• Bertrand Russell Melvyn Bragg and his guests discuss the influential British philosopher Bertrand Russell. Born in 1872, Russell is widely regarded as one of the founders of Analytic philosophy, today the dominant philosophical tradition in the English-speaking world. His theory of descriptions had profound consequences for the discipline. Russell also played an active role in many social and political campaigns. He supported women's suffrage, was imprisoned for his pacifism during World War I and was a founder of the Campaign for Nuclear Disarmament (December 2012).
  • Fermat's Last Theorem Melvyn Bragg and his guests discuss Fermat's Last Theorem. In 1637 the French mathematician Pierre de Fermat scribbled a note in the margin of one of his books. He claimed to have proved a remarkable property of numbers, but gave no clue as to how he'd gone about it. Fermat's theorem became one of the most iconic problems in mathematics and for centuries mathematicians struggled in vain to work out what his proof had been. It was not until 1995 that the puzzle was finally solved by the British mathematician Andrew Wiles (October 2012).
  • Game Theory Melvyn Bragg and his guests discuss game theory, the mathematical study of decision-making. Some of the games studied in game theory have become well known outside academia - they include the Prisoner's Dilemma, an intriguing scenario popularised in novels and films. Today game theory is seen as an important tool in evolutionary biology, economics, computing and philosophy (May 2012).
  • Ptolemy Melvyn Bragg and his guests discuss the ancient Greek astronomer and mathematician Ptolemy, and consider how and why his geocentric theory of the universe held sway for more than a thousand years. It was not until 1543, and Copernicus's heliocentric theory of the world, that the Ptolemaic model was finally challenged. But how and why did Ptolemy's system survive for so long? (November 2011).
  • Logic The philosophy of logic - first mapped out by Aristotle in the 4th century BC; disregarded by Descartes in the 17th century and revived and reworked by Gottlob Frege in the 19th century; logic is at the heart of computer science and is a mathematical as well as a philosophical disclipline (October 2010).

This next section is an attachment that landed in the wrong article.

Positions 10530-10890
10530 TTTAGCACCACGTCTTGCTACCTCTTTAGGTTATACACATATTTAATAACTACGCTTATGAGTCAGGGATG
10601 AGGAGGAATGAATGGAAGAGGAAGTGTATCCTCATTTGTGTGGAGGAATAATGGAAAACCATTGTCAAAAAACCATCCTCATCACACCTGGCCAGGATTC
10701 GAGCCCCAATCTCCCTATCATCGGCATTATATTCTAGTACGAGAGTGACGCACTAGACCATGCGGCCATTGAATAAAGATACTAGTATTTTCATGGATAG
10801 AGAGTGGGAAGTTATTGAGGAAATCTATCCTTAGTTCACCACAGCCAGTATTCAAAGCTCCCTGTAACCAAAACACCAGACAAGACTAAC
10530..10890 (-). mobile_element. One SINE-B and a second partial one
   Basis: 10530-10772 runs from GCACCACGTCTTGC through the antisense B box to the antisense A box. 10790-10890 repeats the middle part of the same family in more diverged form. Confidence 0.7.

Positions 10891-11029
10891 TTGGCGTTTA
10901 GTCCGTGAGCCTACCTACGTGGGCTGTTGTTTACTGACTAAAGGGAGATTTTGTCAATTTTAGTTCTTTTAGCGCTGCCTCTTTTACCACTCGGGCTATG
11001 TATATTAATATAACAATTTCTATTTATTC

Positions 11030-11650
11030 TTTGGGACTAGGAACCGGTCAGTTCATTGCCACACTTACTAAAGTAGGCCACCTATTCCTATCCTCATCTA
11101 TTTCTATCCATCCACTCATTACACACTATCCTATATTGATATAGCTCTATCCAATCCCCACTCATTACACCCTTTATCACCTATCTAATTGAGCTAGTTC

• Imaginary Numbers The concept of imaginary numbers. Perplexing digits that underpin the majority of technology we take for granted today, from radios to computers to MRI scans; not to mention quantum mechanics (September 2010).
  • Mathematics' Unintended Consequences Melvyn Bragg and guests explore the unintended consequences of mathematical discoveries (February 2010).
  • Pythagoras Melvyn Bragg and guests discuss the ideas of Pythagoras and the Pythagoreans (December 2009).
  • Calculus The dispute between Sir Isaac Newton and Gottfried Leibniz over who invented calculus (September 2009).
  • Godel’s Incompleteness Theorems Melvyn Bragg and guests discuss the mathematician Kurt Godel and his work (October 2008).
  • Probability Melvyn Bragg and guests discuss the strange mathematics of probability (May 2008).
  • The Fibonacci Sequence Melvyn Bragg discusses the mathematical and cultural mysteries of the Fibonacci Sequence (November 2007).
  • Symmetry Melvyn Bragg discusses the idea of symmetry in art and nature (April 2007).
  • Archimedes Melvyn Bragg discusses the Greek mathematician Archimedes and his famous cry of “eureka!” (January 2007).
  • Indian Mathematics Melvyn Bragg and guests discuss the 5000 year long story of Indian Maths (December 2006).
  • The Poincaré Conjecture Melvyn Bragg and guests discuss a puzzle that may explain the shape of the universe (November 2006).
  • Negative Numbers Melvyn Bragg and guests discuss negative numbers, a history of mystery and suspicion (March 2006).
  • Renaissance Maths Melvyn Bragg explores Renaissance Mathematics, when maths moved from an art to a science (June 2005).
  • Pi Melvyn Bragg examines the history of the longest and most detailed number in nature (September 2004).
  • Zero Melvyn Bragg examines the number between 1 and -1, once denounced as the devil's work (May 2004).
  • Cryptography Melvyn Bragg and guests discuss the origins and history of codes (January 2004).
  • Infinity Melvyn Bragg and guests discuss the nature and existence of mathematical infinity (October 2003).
  • The Calendar Melvyn Bragg explores the ancient origins of our Gregorian calendar (December 2002).
  • Mathematics and Platonism Melvyn Bragg examines whether mathematics is a process of invention or of discovery (January 2001).
  • Mathematics Melvyn Bragg examines the importance of mathematics in relation to other sciences (May 1999).